Sean Eldridge, the husband of Facebook co-founder Chris Hughes, has been accused by Republicansof accepting an illegal in-kind campaign donation to his upstate New York congressional campaign.
Eldridge, a Democrat, is running to unseat Republican incumbent Rep. Chris Gibson. He and Hughes were married in 2012.
On Wednesday, the New York Daily News reported an unnamed “GOP source” provided them a copy of a complaint about Eldridge that Delaware County Republican Committee Chairwoman Maria Kelso sent to the Federal Election Commission last month. In the complaint, Kelso alleged Eldridge “violated the Federal Election Campaign Act of 1971” and FEC regulations by using footage filmed by a local non-profit in one of his campaign videos. The FEC told the Daily News it had not yet received the complaint.
The clip in question appeared in a campaign launch video Eldridge posted on YouTube Sept. 22, 2013. In the video, Eldridge highlighted his work funding small, local business as president of the investment firm Hudson River Ventures. He also discussed the Hudson Valley Advanced Manufacturing Center at SUNY New Paltz, which he co-founded. Eldridge’s video features Larry Gottlieb, president and CEO of Hudson Valley Economic Development Corporation, praising the 3D printing program at the center.
However, the complaint from Kelso claimed the footage of Gottlieb previously appeared in another video posted by the HVEDC in May of last year that touted investment in 3D printing in the Hudson Valley, including a $US250,000 grant from Eldridge. Kelso’s complaint argued Eldridge’s campaign launch used the footage from the earlier HVEDC video and points out Gottlieb appears to be wearing the same shirt and tie in both clips. Since the HVEDC video and the footage of Gottlieb are “clearly the property of HVEDC,” the committee argued allowing Eldridge to use the clip constituted an unlawful in-kind contribution to his campaign committee as corporations are not allowed to make direct donations to political campaigns.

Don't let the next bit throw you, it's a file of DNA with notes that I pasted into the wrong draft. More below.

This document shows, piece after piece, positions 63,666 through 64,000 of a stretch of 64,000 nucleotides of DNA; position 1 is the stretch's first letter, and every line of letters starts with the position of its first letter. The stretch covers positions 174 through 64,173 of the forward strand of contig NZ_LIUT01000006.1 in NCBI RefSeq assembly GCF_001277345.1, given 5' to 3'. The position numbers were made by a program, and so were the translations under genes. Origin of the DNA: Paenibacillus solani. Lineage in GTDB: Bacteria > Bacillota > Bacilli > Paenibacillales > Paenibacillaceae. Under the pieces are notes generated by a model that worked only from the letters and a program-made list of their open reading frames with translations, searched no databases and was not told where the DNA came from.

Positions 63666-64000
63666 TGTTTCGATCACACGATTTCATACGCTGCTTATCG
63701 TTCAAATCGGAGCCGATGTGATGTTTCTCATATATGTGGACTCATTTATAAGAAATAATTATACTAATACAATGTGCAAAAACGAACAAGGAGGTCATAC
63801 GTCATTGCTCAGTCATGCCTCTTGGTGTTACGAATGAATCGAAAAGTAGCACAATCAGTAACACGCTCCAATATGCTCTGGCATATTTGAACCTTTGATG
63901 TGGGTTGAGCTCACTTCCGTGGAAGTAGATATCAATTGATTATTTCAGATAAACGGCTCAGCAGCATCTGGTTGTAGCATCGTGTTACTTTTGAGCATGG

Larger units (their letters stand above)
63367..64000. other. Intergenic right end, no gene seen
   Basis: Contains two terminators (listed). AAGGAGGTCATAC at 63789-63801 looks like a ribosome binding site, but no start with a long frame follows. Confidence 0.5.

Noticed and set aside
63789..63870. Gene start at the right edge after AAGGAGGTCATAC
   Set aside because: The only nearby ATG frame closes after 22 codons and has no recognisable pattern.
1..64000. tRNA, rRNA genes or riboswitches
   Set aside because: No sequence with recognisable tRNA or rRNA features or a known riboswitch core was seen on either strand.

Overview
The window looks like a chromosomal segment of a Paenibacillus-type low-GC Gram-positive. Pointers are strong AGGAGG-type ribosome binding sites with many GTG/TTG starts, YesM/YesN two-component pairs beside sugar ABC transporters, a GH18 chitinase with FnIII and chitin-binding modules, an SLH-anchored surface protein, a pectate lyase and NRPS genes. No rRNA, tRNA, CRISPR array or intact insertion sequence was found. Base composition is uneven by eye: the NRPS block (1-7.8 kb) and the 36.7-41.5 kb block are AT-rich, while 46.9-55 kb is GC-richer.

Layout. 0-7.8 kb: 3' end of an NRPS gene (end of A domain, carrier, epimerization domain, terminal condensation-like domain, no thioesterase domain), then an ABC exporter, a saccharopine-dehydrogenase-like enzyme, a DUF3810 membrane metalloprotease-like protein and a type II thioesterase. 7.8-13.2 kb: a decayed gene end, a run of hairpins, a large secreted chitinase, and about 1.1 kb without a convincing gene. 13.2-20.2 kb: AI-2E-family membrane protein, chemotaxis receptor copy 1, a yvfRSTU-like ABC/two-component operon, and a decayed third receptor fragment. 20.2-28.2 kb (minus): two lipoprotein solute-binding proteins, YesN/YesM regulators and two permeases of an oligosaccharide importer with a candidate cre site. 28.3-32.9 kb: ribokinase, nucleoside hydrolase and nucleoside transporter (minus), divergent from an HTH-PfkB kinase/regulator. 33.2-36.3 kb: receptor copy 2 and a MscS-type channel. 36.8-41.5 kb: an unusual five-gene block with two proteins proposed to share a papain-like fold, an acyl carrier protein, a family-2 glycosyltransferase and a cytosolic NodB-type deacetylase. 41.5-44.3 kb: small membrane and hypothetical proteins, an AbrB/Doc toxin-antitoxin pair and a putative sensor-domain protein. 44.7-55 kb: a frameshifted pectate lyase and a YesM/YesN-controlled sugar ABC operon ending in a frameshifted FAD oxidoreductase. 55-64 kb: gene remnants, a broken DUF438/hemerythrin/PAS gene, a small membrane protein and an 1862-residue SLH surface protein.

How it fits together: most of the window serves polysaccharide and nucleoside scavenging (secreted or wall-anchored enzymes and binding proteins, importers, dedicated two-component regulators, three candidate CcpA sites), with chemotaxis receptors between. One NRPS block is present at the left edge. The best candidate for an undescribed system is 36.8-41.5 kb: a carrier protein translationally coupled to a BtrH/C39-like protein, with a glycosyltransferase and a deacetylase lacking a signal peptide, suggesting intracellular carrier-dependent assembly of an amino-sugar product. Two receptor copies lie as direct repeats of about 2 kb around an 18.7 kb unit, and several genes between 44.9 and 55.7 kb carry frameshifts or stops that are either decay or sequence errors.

“If, in fact, the HVEDC Video was legitimately produced for HVEDC, then the value of the footage used in both the HVEDC Video and the Announcement Video is clearly an in-kind contribution from HVEDC,” the complaint said. “As a corporation, HVEDC is absolutely prohibited from contributing to the Committee. Thus, HVEDC has made, and Eldridge and the Committee accepted, a prohibited corporate contribution.”
Morgan Hook, a spokesman for Eldridge, dismissed the complaint as an ineffective attack from Gibson.
“If Chris Gibson wants to direct attention to a video that shows Sean was creating jobs in the Hudson Valley while he was playing political games in Washington, we will gladly have this discussion,” Hook said. “The video in question is in the public domain, and there is no violation here.”
Watch Eldridge’s video and the HVEDC clip below.
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